Champagne Pommery: No tagline on this one, just a woman’s mouth biting into a green grape with her front teeth, causing it to ooze oddly colored blue juice down her chin. Does this make me want to drink Pommery? Nope. Does it make me wonder if that grape she’s biting is radioactive? Yep.

So there you have it: the best and worst print ads our industry has to offer (at least, in my opinion). Let’s face it, there are some real dogs out there. Though I did like some of the ads, none of them really knocked my socks off. The wine industry can do better, and it should do better. If wineries want to woo new customers and wake up the old ones, they’ve got to show them something different, something fresh and perhaps most importantly, something they can relate to. We’ve got an industry full of bright, talented and creative people who are more than up to the task. Why not take a chance and see what happens? Who knows? Maybe American wine drinkers aren’t as traditional and uptight as some people think.

RELATED ARTICLE: Wine Lovers Speak Out About Advertising

It’s all well and good to ask industry experts what they think of wine advertising, but what about the people the ads are targeting? You know, consumers! In search of opinions from “real” people, I posted a query on the wine-specific message board of the Epicurean Web site, egullet.com. The responses were not encouraging. Many respondents expressed an inherent distrust of wine advertising in general, and those who didn’t object to the idea of advertising found the current crop of wine ads to be cliched and elitist. Here are some highlights:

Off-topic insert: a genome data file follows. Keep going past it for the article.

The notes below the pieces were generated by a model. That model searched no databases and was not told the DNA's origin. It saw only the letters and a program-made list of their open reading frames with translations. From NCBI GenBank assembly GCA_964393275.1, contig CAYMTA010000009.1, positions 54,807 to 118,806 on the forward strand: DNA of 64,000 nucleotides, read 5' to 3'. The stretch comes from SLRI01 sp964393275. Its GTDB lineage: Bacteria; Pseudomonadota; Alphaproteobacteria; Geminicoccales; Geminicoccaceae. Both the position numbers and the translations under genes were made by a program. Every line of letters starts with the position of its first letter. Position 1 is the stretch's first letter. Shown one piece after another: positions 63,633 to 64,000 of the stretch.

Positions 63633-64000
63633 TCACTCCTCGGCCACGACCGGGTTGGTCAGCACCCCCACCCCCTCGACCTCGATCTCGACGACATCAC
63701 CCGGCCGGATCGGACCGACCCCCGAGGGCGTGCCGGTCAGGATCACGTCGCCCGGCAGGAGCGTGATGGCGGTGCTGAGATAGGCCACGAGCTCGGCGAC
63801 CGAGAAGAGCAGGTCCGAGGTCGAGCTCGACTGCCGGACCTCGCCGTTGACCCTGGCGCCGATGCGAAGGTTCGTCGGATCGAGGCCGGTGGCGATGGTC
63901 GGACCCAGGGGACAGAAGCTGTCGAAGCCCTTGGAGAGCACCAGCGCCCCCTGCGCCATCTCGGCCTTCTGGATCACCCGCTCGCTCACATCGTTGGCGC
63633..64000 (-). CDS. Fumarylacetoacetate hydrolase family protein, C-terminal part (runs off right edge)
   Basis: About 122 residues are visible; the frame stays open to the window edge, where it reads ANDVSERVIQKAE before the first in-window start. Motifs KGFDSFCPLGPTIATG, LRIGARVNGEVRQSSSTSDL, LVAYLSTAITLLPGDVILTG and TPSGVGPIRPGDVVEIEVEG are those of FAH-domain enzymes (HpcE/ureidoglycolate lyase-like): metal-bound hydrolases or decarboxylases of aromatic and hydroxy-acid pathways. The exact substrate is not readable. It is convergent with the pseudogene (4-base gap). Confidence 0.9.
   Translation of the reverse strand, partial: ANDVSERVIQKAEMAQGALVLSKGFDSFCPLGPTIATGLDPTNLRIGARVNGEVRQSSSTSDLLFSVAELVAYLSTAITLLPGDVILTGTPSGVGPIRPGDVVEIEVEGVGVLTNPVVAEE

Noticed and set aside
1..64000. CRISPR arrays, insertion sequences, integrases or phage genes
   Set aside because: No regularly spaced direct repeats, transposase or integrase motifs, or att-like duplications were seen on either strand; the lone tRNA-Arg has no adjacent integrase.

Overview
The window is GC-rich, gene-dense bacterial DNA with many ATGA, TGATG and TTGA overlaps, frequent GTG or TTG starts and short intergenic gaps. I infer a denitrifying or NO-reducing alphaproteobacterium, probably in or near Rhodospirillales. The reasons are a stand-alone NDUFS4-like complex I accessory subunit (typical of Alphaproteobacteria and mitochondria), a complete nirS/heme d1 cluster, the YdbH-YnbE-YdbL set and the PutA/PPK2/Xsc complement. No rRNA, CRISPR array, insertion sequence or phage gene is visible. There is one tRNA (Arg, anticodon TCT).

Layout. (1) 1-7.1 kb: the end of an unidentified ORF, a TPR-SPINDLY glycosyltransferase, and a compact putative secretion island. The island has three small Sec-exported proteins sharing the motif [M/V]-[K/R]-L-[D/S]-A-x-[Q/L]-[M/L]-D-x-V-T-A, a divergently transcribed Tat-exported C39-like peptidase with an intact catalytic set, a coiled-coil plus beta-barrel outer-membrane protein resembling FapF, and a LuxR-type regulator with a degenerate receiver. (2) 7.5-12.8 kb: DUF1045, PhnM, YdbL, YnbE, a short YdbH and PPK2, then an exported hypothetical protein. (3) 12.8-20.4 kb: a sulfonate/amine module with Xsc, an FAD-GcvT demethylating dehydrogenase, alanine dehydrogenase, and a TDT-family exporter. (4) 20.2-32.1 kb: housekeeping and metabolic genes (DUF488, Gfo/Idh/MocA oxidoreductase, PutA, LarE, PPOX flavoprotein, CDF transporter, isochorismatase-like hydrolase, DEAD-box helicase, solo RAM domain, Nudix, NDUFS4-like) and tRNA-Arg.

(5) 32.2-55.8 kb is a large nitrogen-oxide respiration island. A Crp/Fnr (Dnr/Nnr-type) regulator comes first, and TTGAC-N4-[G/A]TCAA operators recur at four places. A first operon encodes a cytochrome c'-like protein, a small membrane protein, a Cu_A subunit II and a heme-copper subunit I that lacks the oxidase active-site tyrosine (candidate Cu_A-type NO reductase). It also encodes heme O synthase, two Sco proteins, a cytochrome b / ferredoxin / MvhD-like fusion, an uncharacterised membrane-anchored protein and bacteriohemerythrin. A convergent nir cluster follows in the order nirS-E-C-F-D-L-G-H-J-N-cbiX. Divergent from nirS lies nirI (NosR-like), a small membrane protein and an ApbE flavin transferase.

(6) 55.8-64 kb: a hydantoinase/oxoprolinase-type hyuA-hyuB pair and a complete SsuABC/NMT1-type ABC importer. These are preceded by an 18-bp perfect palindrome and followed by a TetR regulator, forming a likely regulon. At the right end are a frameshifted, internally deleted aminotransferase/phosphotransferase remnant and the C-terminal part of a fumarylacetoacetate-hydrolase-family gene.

* “I know that if you have enough money to do a big glossy ad in a (magazine), then you are probably making too much wine anyway and I probably will not drink or buy you.”

* “If a wine is advertising, then it is not worth buying or drinking. It is generally the larger corporate entities selling copious quantities of cheap and uninteresting wines.”

* “If you advertise, you need to.”

* “Wine advertisements do absolutely nothing for me.”

* “My biggest problem is the promotion of the California ‘wine-is-a-lifestyle’ themes. You know, in the middle of the country we do not always have access to well manicured patios with palatial ocean views. I look out into an alley. Sometimes I drink out of jelly jars in my pajamas with a big book in my lap, no lipstick and the old spectacles on. I am sick of the well-heeled ladies and their glasses of urine-colored, over-oaked Chardepoo.”

* “I think the wine community as a whole is very stodgy when it comes to advertising. I’m sick of contrived photos of winemakers leaning against barrels, looking through a glass of wine with a ray of sunlight shining through it–yet everyone does it. Winemakers just don’t do that all day.”

* “The wine industry is working to expand itself, yet its largest producers rarely do anything to advertise wine as something ‘ordinary’ people can enjoy. Look at the ads from Gallo, for example. When showing food with their wines, it’s always something rather fancy–never a bucket of chicken, a take-out pizza or a burger. Wine is often presented as something for the elite … For such a ‘wealthy’ industry, the product is poorly promoted.”

T.C.